On November 24 May Chidiac made her first appearance on LBC since the blast. From her hospital bed she vowed to her audience that she would return after she recuperated enough to be more autonomously mobile. Soon after that broadcast she was taken to France for further medical care. Her overall recovery included undergoing 30 surgical operations and several months of intense physical therapy.
On May 3, 2006 UNESCO awarded Chidiac the UNESCO/Guillermo Cano World Press Freedom Prize, and on October 27 of the same year the International Women's Media Foundation honored her as one of three recipients of the Courage in Journalism Award.
In July 2006 Chidiac triumphantly returned to Lebanon. During the event upon her arrival where cabinet members, colleagues and family warmly welcomed her back to the country, Chidiac said in a speech that "some of my body was cut, but May Chidiac is still May Chidiac. I have an artificial leg, but my mind is still my mind. I have an artificial hand, but my heart is still my heart," a declaration met with applause. The first place she visited upon her return was the same St. Charbel monastery near where she had her brush with death. There she attended a thanksgiving mass celebrated by Fr. Tannous Nehme, the monastery's superior. Just a few days later she was on the air at LBC as the host of the newly created and aptly named Bekul Gur'aa (With Audacity), a current events program that would be broadcasted every Tuesday. She still continued to receive several death threats but she refused to let them deter her from resuming her work. Chidiac wrote a book titled Le ciel m’attendra (Heaven Can Wait) published in 2007, which describes her political life and surviving the car bomb.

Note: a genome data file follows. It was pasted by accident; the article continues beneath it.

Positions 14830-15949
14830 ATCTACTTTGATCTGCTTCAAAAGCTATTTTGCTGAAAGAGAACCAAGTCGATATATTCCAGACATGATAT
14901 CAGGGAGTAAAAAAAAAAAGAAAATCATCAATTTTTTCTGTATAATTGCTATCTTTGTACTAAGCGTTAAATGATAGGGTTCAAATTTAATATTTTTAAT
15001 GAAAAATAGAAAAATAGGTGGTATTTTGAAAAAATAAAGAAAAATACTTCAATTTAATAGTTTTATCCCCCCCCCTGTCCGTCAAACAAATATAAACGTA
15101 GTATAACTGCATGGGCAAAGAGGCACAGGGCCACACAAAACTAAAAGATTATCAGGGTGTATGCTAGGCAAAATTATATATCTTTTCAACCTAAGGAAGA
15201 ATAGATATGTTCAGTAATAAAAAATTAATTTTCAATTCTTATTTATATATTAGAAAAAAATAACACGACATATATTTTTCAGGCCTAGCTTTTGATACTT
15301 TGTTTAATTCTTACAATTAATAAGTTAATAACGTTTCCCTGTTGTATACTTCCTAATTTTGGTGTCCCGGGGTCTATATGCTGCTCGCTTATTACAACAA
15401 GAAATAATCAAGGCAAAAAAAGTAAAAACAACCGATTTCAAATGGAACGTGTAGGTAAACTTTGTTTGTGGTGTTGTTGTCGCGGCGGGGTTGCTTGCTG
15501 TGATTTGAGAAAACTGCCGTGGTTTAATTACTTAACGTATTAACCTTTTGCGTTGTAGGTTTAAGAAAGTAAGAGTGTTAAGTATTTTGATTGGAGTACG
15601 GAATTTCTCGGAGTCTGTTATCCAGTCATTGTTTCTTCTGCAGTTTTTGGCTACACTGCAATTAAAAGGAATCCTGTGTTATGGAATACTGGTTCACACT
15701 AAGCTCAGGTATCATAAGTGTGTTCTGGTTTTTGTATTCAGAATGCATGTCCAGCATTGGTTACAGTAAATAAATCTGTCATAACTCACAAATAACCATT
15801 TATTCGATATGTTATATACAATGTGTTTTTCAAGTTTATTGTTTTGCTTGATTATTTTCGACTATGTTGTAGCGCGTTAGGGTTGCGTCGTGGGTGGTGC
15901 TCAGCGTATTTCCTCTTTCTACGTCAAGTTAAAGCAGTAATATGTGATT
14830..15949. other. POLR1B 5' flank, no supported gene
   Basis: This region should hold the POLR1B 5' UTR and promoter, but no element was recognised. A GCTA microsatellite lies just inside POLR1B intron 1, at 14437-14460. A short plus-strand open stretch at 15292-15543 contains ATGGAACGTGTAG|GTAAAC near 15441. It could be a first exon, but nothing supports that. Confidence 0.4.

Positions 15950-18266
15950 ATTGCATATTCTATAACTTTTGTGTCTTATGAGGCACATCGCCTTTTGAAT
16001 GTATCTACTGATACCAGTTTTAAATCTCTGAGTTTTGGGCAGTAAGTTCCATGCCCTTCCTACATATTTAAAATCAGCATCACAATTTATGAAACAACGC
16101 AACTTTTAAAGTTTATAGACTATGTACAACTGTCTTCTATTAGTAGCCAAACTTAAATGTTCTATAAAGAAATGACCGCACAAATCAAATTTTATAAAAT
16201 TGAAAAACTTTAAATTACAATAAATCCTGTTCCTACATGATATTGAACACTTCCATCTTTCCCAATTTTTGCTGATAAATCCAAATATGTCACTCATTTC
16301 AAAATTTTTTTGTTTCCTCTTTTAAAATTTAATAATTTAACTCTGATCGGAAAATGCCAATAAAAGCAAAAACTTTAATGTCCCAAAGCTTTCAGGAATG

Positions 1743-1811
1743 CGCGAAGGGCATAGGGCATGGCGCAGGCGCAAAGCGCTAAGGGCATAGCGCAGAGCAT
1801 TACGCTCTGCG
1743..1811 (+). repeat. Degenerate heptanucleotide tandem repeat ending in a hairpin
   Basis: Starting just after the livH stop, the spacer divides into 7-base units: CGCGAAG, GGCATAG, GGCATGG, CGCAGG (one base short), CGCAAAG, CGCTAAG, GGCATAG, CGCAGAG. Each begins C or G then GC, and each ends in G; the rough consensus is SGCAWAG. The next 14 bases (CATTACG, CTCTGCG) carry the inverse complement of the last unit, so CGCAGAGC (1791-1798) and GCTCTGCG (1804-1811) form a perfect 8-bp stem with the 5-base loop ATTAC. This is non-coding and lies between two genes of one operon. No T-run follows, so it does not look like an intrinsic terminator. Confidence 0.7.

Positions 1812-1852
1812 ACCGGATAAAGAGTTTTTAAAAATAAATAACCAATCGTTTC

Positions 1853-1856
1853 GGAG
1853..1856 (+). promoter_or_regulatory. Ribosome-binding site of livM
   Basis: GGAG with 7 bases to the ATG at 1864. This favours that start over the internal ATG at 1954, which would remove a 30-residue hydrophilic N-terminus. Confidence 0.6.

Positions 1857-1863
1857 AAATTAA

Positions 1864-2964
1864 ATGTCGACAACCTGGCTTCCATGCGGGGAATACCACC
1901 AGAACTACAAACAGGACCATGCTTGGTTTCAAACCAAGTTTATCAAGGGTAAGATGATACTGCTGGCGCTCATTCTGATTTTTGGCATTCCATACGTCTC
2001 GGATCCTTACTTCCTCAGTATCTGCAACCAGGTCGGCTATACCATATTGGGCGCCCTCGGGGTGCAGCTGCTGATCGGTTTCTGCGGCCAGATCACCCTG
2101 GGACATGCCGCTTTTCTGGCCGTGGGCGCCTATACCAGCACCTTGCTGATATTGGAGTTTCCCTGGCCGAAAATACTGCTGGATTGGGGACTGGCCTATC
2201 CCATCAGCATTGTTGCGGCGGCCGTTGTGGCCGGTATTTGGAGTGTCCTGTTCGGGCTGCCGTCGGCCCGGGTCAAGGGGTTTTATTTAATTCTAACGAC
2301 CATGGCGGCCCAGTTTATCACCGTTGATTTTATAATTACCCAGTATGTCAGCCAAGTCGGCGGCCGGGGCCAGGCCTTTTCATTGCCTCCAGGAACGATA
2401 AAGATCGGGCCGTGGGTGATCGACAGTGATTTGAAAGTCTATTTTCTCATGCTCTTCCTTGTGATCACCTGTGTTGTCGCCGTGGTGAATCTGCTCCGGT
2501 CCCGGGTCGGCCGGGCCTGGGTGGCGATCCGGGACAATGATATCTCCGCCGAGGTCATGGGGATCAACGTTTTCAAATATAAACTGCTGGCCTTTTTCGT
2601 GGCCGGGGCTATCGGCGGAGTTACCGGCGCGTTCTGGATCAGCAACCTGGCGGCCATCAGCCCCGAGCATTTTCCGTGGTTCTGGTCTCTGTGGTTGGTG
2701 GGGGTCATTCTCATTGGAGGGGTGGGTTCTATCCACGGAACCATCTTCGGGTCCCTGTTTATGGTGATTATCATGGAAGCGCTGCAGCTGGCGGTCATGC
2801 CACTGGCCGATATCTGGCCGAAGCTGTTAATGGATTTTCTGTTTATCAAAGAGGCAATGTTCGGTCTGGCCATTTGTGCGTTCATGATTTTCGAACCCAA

Prior to the car bomb attack Chidiac began working towards her Ph.D. at the University of Paris II-Panthéon Assas. Despite all the severe difficulties she suffered, she remained determined to continue with her studies and in October 2008 she successfully completed her thesis entitled "Influence of Politics on the Tele-Visual Scene in Lebanon" and received her Ph.D. in Information and Communication Sciences.
On February 3, 2009 during the end of her show and to the surprise of her guests, co-workers and viewers, May Chidiac announced her resignation. She made reference to internal struggles within the LBC and cited her desire to maintain her principles and dignity as the reason for her decision to leave. Pointedly omitted from the content of her announcement was any mention of fear of death or further injury as a motivation for her departure. There are reports that she may enter the political arena and serve Lebanon in an elected or government appointed capacity.
Chidiac endured many ordeals throughout her career yet remained an ardent champion for free expression and for the independence of her country. Acclaim for her accomplishments has spread beyond Lebanon to the Middle East region and around the globe. Her life and work serves as an inspiration for all people facing grave danger in the pursuit of democratic ideals.